As I did with No Country for Old Men, I’m going to call this protagonist battle in favor of the character I DON’T think the Coens meant to have the title. I am convinced [if you asked them] they would name Mattie as their choice. I base this on the affection they showed for her character in the interviews they did while promoting the film… along with the structural necessity inherent in making her the owner of the script initiating [and concluding] Voice-Over. However, I am going to defy their intentions and go with Rooster. I will base this choice on what I take to be the real theme of True Grit. It is a theme their misanthropic tendencies rebelled so strongly against, they could only make this movie if they told themselves it was about the unerringly inflexible Mattie.

For now, we will say the engine of this script is Rooster’s need to find something to care about. An aging, alcoholic lawman-with-a-death-wish stuck in the obsolescing Wild West… is the perfect person to set on the trail of finding something worth caring about.

5 out of 5 points.

Part C) I define the pinch point of this script as coming on page 86. It is contained within the following line of dialogue:

ROOSTER’S VOICE
Do what you think is best, Ned!
She is nothing to me but a lost
child!

A short beat, through which we hear only the rush of
riverwater. Then, Rooster’s voice again:

. . . Think it over first.

It is quite clear to me that Rooster’s hesitation, the thing that forces him to add his:

. . . Think it over first.

Is the moment where he finally knows he cares for someone more than he cares for himself. This is the moment where he is prepared to sacrifice. I loved the moment, and I believe it functions perfectly as a pinch point.

5 out of 5 points.

Part D) Before we talk theme, I must settle the outstanding subtextual debt I still owe question one when I avoided talking about Mattie’s character.

I don’t think any series of lines sums her up better than this from pages 108-109:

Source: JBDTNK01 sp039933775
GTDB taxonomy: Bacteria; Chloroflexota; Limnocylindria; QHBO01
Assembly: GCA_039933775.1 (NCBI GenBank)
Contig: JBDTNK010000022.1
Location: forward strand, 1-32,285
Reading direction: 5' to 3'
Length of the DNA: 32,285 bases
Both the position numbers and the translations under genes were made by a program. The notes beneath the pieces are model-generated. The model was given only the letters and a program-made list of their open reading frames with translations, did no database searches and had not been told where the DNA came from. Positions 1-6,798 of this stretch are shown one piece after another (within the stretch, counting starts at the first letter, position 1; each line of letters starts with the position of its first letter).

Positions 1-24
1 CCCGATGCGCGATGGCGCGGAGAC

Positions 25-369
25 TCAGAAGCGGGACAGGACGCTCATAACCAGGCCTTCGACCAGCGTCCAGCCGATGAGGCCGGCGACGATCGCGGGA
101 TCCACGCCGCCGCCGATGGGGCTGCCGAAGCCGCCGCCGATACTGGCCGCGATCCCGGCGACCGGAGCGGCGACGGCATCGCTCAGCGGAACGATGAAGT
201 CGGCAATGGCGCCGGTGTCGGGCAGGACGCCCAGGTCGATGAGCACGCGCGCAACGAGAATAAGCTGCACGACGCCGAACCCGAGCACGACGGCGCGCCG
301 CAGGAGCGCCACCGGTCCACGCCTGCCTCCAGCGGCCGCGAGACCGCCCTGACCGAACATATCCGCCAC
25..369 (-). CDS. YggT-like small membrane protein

Mattie speaks to two men who sit on the rear platform of the
rear car. They are old men drinking Coca-Colas. One doffs
his hat and rises when Mattie addresses the pair; the other
stays seated, slurping from his bottle.

STANDING MAN
Yes’m, I am Cole Younger. This is
Mr. James. It grieves me to tell
you that you have missed Rooster.
He passed away, what, three days
ago, when the show was in Jonesboro
Arkansas. Buried him there in the
confederate cemetery. Reuben had a
complaint what he referred to as
“night hoss” and I believe the warm
weather was too much for him. We
had some lively times. What was
the nature of your acquaintance?

MATTIE
I knew the marshal long ago. We
too had lively times. Thank you,
Mr. Younger.

As she turns to go she addresses Frank James, who has been
staring at her:

. . . Keep your seat, trash.

It seems pretty clear that Mattie is upbraiding Frank James because he didn’t stand when she entered the room [the way Cole Younger does]. Calling someone “trash” for not following the convention of standing when a woman enters the room is a pretty apocalyptic way of answering such a mild act of disrespect.

Mattie hasn’t changed a bit from the girl who insisted on bothering a Marshal while he was occupying the jakes. Her philosophy of life is so succinct you could almost fit it on a bumpersticker:

You must pay for everything in this world.

Mattie believes, and she believes this more stridently than any other literary character I can [at this moment] remember: It is a greater sin to fail to deliver the consequences of indiscretion than it is to commit the indiscretion itself.

Mattie is the world’s first fully functioning psychopath of justice.